2.) Would putting Ellsbury out in center to start the 2008 season be too soon? Or will he react much like Dustin Pedroia has this year, where he struggled out of the gate, but over time, has settled into his position and role on the team? Or,
3.) Ellsbury is being groomed for potential trade bait, and the Sox are really looking at grabbing Ichiro, which would create an even bigger Japanese presence on the Sox. Or, they may go after Andruw Jones, who is struggling right now, meaning that his price is dropping by the day, while Torri Hunter's price tag, which was presumed to be the cheapest of the three, is now going up rapidly.

These are the decisions that will have to be made. Keep in mind the Sox' reluctance to go over the luxury tax threshold, as although they spent in a frenzy in the offseason, it has already been known that next year, they are looking to stand pat with the players they already have, with the main possible exceptions being Curt Schilling and Mike Lowell, who account for about $22 million of this year's payroll. If they are trying to cut back a little bit on spending, then Ellsbury would seem to be a great option to plug in. Although starting a rookie on a team with a payroll north of $100 million is rare (let alone two years in a row), I feel that Ellsbury could hit down in the nine spot, and is a guy who can get on base with great consistency (.432 OBP so far this year), and once he gets on, is a big-time candidate to swipe bases (19 steals in 22 chances). So, from what I can gather, you're going to take a little bit of a hit in terms of fielding, but in terms of a bat, Ellsbury definitely has the advantage in terms of getting on base, which is what the Sox put a priority on.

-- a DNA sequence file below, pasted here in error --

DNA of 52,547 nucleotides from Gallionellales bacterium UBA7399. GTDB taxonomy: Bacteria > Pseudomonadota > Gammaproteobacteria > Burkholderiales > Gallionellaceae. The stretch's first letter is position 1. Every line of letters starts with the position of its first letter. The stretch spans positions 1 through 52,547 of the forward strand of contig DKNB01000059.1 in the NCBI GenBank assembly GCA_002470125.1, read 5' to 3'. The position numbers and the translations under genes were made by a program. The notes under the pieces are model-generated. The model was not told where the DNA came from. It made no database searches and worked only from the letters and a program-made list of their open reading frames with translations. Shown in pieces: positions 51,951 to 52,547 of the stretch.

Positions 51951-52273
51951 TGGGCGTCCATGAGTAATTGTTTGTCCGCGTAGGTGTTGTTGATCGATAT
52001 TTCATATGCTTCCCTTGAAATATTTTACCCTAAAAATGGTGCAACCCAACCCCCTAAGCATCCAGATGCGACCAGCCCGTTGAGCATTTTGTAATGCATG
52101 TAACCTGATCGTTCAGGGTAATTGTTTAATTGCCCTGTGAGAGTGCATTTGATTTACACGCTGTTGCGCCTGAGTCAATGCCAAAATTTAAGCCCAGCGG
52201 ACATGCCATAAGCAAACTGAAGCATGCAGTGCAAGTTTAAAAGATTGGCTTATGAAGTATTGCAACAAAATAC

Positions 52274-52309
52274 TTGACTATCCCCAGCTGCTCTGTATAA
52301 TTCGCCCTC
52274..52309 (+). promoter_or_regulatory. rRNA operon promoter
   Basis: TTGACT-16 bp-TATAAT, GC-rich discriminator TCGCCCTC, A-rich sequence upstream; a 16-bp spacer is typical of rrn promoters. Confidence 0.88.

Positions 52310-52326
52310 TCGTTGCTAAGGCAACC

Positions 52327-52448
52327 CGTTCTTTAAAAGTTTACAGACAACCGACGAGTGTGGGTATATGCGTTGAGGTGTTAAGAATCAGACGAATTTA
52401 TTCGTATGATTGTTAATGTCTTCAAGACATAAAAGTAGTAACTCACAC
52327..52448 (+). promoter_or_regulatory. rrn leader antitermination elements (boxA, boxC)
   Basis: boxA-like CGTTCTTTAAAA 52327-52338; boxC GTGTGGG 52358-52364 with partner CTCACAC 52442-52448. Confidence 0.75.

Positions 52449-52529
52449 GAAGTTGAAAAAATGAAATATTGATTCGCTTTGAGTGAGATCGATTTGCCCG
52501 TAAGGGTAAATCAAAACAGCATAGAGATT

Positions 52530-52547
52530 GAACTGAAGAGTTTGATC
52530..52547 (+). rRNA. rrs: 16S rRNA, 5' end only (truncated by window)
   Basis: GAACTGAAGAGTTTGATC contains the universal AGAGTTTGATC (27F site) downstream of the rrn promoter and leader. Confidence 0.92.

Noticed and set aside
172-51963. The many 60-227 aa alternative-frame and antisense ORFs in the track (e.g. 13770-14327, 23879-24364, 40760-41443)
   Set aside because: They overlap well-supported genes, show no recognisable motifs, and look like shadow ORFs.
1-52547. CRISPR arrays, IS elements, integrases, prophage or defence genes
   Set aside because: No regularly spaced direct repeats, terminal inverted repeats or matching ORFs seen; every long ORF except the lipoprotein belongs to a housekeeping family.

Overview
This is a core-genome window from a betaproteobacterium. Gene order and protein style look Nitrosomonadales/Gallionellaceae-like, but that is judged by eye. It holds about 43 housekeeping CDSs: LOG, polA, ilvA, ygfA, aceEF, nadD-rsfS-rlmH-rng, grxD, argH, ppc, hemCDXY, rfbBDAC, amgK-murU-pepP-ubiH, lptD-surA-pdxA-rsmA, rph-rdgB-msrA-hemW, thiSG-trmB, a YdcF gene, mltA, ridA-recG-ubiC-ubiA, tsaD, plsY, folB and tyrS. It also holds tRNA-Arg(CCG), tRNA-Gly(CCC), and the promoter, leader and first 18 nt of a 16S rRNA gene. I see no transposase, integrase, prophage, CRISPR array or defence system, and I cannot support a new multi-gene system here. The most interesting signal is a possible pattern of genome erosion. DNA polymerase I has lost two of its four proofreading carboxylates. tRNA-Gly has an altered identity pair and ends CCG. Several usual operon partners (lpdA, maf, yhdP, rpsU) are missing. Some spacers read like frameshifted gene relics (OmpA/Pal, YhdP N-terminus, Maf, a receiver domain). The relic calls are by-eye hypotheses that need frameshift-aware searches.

Well, I'm going to go enjoy my Friday, and I suggest you do the same. Take care now. Peace.